It's a hard job porting CAD software to other operating systems. Indeed, the hardest job is the very first task. The CAD vendor needs to decide which way to go:
#1. Give CAD software a uniform look on all operating systems.
#2. Make the CAD software look like the operating system.
There is no "And."
When Bricsys ported Bricscad to Linux and Mac, they decided on #1. The result is that they had to custom-code a lot of stuff for Linux and Mac that's native on Windows. It's hard work for the vendors, but users benefit from running software that looks the same, something that's a significant advantage to multi-OS design offices.
When Autodesk ported AutoCAD to Mac, they decided on #2. The result is that they can ignore large swaths of Windows-specific stuff, because Mac users wouldn't expect it. The drawback is that much more code code must be rewritten, and so the first release of Acad/Mac had just 2/3 of the commands found in Windows, yet sells for the Windows price. The benefit is for Mac-only users who face software that runs the way they expect it to; multi-OS offices are not so well off.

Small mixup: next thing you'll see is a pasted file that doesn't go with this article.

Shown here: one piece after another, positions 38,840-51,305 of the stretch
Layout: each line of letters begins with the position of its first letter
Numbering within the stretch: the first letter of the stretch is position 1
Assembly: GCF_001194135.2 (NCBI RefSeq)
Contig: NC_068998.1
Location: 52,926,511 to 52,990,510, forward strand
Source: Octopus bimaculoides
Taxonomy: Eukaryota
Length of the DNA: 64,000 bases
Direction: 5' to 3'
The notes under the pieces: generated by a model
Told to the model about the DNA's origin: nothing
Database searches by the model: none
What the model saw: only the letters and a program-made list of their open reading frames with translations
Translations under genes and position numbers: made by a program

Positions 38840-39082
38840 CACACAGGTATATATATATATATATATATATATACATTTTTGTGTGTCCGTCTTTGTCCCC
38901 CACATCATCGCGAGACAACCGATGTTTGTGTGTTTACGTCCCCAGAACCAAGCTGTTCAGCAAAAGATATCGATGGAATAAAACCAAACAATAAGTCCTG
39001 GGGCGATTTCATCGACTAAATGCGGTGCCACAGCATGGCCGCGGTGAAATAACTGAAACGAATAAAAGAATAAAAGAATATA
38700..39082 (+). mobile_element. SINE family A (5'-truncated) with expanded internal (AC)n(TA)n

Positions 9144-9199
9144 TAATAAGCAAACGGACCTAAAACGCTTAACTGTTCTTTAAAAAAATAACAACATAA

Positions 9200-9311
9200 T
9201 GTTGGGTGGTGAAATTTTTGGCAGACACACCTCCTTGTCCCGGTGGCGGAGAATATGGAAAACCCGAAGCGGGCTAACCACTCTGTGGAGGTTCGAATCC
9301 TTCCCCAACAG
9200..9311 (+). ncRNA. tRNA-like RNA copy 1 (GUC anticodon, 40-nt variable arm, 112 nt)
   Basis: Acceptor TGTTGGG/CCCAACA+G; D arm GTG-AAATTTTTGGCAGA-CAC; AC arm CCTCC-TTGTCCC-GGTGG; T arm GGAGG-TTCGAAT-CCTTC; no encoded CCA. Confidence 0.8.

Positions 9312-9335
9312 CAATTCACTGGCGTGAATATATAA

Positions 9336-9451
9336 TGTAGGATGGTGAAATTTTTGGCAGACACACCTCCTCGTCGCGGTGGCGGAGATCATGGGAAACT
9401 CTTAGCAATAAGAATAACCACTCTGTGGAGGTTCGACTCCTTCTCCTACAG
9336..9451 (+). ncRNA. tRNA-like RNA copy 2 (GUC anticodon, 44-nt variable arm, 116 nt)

Anyhow, back to the title of this posting. Bricsys has been (unhappily) forecasting the immanent release of Bricscad for Mac in "a couple of quarters" for a few years now. Some 2.5 years ago I reported Bricsys saying that "once Linux is out the door [in 2010], then it's the turn of Macintosh." A year and a half ago, Henrik Vallgren reported that "once the Linux version is released, expect a quick path to Mac OS X."
Now, an insider tells me the Mac software will enter alpha testing this Spring, and the company's own press release of Monday said to expect "the entire Bricscad V12 suite on Mac OS X in the second half of 2012."
No matter a CAD vendor takes route #1 or #2, it's a long haul to port CAD to Mac.